Great piece!

You make a very important distinction between political consent and “cultural” consent or conversely, a willingness to negate customs/ traditions dating from time immemorial which a) is not necessarily what one ought to assume from the passivity of the citizenry nor b) what the citizenry would want you to assume.

Consider the disputes at the time of the American Revolution. Much discussion was had over the notion of the colonists having “consented” to various Parliamentary decrees. The Colonists sought to refutes this while the Crown?Parliaments scribes sought to confirm it. Ultimately, the American desire to “CONSERVE” their customary and traditional *rights of an Englishman* won out. Power was checked and later American designs sought to “institutionalize ” these limits on power. Law was limited not only ion scope and breadth of application but via the institutional charter(s) of the government.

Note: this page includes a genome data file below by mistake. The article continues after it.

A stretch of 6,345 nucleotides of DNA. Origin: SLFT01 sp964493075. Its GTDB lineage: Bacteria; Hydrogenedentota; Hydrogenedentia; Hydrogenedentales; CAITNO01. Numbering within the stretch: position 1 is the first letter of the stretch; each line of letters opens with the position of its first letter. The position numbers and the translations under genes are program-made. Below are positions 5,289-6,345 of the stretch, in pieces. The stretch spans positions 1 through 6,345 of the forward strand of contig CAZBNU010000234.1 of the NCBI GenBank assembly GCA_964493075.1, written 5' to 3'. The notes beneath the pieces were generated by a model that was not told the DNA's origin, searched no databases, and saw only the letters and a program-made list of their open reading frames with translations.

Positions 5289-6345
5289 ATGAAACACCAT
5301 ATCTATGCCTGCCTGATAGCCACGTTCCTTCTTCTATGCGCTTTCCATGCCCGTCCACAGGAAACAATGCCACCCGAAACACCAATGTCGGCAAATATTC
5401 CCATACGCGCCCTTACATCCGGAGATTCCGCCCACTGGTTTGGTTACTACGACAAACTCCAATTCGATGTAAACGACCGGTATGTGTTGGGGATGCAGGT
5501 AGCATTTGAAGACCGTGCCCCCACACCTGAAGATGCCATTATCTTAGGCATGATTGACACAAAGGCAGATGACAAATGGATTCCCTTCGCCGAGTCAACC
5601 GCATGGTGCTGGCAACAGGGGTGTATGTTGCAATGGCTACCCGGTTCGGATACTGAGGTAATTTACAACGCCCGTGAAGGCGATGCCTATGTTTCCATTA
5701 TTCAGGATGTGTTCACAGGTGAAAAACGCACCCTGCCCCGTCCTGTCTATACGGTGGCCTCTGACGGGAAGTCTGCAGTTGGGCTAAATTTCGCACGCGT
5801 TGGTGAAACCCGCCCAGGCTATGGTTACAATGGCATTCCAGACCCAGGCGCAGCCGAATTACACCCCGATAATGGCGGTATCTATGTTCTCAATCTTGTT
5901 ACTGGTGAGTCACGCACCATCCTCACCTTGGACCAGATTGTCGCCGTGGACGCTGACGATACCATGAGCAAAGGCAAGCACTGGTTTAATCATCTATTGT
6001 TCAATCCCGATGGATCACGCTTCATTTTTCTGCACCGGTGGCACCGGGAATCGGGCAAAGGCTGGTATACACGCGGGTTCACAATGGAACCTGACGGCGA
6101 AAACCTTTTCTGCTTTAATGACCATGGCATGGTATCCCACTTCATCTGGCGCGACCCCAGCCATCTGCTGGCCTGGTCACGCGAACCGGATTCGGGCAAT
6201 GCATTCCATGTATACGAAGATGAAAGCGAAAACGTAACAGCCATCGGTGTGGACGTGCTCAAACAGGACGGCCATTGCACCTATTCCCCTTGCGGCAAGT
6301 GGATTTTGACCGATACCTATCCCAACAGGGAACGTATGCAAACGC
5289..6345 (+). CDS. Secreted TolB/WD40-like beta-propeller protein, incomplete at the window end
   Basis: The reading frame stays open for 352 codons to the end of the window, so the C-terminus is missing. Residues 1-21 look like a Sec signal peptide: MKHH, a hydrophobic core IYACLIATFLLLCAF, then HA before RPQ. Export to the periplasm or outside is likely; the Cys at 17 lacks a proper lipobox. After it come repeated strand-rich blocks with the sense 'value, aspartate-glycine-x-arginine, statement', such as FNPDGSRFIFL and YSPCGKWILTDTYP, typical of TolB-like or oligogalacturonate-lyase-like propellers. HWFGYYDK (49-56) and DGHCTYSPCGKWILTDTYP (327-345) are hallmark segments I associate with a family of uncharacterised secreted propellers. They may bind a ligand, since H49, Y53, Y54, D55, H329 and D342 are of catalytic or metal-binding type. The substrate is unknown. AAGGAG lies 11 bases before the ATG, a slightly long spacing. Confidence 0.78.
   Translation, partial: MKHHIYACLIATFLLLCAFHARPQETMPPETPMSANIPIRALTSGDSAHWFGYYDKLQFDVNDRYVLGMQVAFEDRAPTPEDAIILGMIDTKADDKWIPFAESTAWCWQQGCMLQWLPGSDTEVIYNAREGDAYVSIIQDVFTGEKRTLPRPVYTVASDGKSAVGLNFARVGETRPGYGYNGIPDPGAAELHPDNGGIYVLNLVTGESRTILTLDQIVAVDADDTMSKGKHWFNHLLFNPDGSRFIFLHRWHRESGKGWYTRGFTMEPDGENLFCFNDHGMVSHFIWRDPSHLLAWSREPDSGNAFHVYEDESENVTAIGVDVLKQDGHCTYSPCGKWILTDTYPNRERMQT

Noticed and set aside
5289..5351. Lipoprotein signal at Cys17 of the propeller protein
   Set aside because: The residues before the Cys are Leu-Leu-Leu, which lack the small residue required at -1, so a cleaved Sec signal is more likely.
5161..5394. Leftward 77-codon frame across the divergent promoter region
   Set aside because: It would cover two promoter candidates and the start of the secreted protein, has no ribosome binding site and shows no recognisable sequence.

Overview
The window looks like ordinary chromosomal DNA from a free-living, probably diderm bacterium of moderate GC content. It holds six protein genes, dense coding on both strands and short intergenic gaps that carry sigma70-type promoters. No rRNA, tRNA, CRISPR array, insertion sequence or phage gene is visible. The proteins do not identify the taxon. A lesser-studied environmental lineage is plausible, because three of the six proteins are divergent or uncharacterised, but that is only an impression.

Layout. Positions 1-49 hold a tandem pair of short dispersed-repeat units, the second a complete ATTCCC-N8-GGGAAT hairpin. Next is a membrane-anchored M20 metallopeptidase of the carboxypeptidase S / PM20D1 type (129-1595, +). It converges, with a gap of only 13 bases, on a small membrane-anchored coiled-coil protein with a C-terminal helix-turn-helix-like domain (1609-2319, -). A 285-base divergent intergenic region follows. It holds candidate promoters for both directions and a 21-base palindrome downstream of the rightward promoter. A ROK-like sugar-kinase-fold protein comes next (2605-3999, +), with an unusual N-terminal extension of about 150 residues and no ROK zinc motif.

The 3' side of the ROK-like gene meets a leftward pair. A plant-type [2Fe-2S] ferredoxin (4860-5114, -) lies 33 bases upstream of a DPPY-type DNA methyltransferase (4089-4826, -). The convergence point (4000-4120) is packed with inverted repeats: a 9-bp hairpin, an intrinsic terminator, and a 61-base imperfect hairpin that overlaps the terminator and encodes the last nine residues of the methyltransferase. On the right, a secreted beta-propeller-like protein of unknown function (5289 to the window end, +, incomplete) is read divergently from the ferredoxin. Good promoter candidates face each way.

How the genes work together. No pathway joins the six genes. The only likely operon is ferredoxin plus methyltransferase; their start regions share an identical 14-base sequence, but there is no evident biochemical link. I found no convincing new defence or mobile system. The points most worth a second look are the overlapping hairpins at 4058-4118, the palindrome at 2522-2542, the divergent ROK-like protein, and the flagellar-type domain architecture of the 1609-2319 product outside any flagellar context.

Regrettably, future clever scribes used the LAW to undo it all.